You have never before used a credit card online, and you wonder if it is safe? Credit card fraud exists outside of the online world. There are hackers who would love to steal your online credit card information, but there are built-in safeguards to protect you on reputable sites that accept credit card payments. There are additional things you can do to protect yourself.
First of all, do not use your credit card on any website that will not provide encryption for your important information, such as your account number and any password you may create.
Encryption is a system to encode your personal information in such a way that only the person with the computer and a key can decode it. Typically a safe website might say that information is encrypted using a Secure Sockets Layer, 128 bit encryption technology.
Why is encryption so important? Let us start with passwords. If a hacker could get your password, he could get all the information about your credit card account, such as what your line of credit is, how much is remaining on that line, your address, phone number, and account number. You can imagine what a dishonest person could do with such information.
Hackers use computer programs that automate the process of learning your password. Instead of typing potential passwords by hand, hackers use computer programs that use hit lists of common passwords. Even a hacker with a modest home computer with a good password guessing program can try thousands of passwords in less than a day’s time. You can see why your password being encrypted would be important if you want to use your credit card online safely. There are additional things you can do to make it even harder for a hacker to learn your password, and we will get into that later in the article.
Never send such information about your credit card account number, password, Social Security number, and other important information through an e-mail. Hackers have programs to snoop through e-mails. Also, don’t store your credit card information in documents on your computer, especially if your computer is used by others, or could be.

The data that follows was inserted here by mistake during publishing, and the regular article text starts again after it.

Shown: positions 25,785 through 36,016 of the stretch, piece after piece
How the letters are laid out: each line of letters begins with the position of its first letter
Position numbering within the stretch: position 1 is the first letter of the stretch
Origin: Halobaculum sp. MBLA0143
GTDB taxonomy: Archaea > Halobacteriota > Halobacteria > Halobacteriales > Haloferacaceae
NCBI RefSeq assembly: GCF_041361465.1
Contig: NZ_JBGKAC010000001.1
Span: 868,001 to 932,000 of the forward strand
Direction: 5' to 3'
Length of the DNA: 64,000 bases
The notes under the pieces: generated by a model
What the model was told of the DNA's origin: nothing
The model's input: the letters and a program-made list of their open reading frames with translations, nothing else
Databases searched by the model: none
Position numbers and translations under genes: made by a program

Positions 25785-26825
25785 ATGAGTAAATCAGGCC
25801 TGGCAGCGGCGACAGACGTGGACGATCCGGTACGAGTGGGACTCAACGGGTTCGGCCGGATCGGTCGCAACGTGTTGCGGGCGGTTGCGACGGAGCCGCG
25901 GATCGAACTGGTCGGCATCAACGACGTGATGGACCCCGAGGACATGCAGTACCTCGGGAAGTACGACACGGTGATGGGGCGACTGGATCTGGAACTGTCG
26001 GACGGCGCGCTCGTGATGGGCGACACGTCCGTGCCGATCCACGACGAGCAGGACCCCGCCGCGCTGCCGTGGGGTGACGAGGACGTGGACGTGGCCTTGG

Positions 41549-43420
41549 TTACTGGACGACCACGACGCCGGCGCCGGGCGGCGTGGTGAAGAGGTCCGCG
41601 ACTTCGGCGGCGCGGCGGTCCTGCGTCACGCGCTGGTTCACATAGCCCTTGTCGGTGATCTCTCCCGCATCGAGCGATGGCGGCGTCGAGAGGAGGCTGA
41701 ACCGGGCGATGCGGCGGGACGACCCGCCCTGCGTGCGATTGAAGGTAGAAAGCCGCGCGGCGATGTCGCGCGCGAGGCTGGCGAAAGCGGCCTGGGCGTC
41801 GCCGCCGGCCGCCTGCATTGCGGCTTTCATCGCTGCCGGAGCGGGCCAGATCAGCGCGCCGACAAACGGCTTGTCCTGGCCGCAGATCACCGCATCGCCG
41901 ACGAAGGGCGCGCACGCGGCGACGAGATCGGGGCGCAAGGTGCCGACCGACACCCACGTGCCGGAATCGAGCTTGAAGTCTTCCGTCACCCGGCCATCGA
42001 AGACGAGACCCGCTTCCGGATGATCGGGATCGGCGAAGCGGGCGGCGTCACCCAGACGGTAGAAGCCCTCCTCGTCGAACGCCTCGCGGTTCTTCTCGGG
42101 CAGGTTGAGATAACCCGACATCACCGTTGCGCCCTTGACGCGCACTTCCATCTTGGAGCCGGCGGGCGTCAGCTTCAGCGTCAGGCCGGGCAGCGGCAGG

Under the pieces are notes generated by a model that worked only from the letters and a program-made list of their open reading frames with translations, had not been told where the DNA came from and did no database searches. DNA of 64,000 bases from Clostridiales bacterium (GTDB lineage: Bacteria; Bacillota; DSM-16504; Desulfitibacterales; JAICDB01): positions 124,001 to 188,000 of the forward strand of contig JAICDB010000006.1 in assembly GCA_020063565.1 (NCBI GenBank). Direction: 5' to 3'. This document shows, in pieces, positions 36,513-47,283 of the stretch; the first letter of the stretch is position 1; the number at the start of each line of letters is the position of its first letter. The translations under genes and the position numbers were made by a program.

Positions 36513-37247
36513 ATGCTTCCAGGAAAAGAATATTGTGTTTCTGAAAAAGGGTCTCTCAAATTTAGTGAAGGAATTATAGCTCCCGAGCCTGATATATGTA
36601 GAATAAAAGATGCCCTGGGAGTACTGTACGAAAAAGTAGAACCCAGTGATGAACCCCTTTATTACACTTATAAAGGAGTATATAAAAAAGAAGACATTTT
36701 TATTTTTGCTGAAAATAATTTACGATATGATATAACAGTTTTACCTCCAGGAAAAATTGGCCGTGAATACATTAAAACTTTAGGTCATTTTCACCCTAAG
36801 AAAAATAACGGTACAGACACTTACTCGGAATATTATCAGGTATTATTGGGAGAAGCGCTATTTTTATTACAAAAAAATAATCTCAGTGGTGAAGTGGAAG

Computer encryption is based on cryptology, which has been used throughout history. Governments were the biggest users of cryptology, especially for military purposes.
If you are asking for help from a site, don’t give out your credit card number. Any reputable site should not ask for such information, just to provide help. If any site asks for such information, something is fishy. If that happens, inform the Webmaster of the site.
What happens if your credit card information is stolen, not from you, but from the vendor, perhaps from an e-commerce server? There actually might be little you can do to prevent that, except hoping that the vendor takes adequate care to protect information.
Are you liable in such an instance? The law is not clear. It might be good to check with your bank or credit card company. Some credit card companies will contact you, if someone at the company detects unusual activity involving your account.
There are additional steps you can take to make your credit card information, password, and other information safe: don’t give out the information in response to an unsolicited phone call or e-mail, even if the person contacting you says he or she is from your bank, credit card company, or a website where you have done business; never write down a password or PIN (personal identification number) and keep it with a credit card.
Additional steps you can take to protect yourself: keep your credit cards in a safe place at all times; always check your statements to be certain there are no charges you did not authorize; only buy from sites you know, or that have a good reputation, or that have been recommended to you; keep copies of your orders; protect your computer with a starter username and password; install anti-virus software on your computer, keep it up to date and regularly run security scans; install the latest security updates; disable any options on your computer that would allow you to automatically log in without using a username or password; and disable any feature which allows you to share files with others.
Finally, even if you use a secure website that uses encryption, it never hurts to use a safe password. Examples of bad passwords are: your name; your spouse’s name; the name of your children; the name of your favorite team or player; any of the names just mentioned backwards, or with a single number following the name; any password that is too short, like less than eight characters; magic words from a computer game, such as xyzzy; phone numbers; characters from your favorite movies or books; local landmark names; favorite drinks; famous computer scientists; using your username as a password; the names of your coworkers, friends, or boss; the name of the computer operating system you are using; the name of the computer operating system you are using; your license plate number; the birthday of anybody; your alma mater; place names; and passwords of all the same letter.
Some suggestions for choosing a good password include putting two short words together and combining them with a special character or number. An example could be frog9apple, eye-pig, or eye/-pig. Use an acronym that is familiar only to you. An example could be IhmjIlmcIlmw. (I hate my job; I love my computer; I love my wife.)
Technology has made the word a more convenient place to live in it a lot of ways. You don’t have to be afraid to take advantage of new technology by using your credit card online.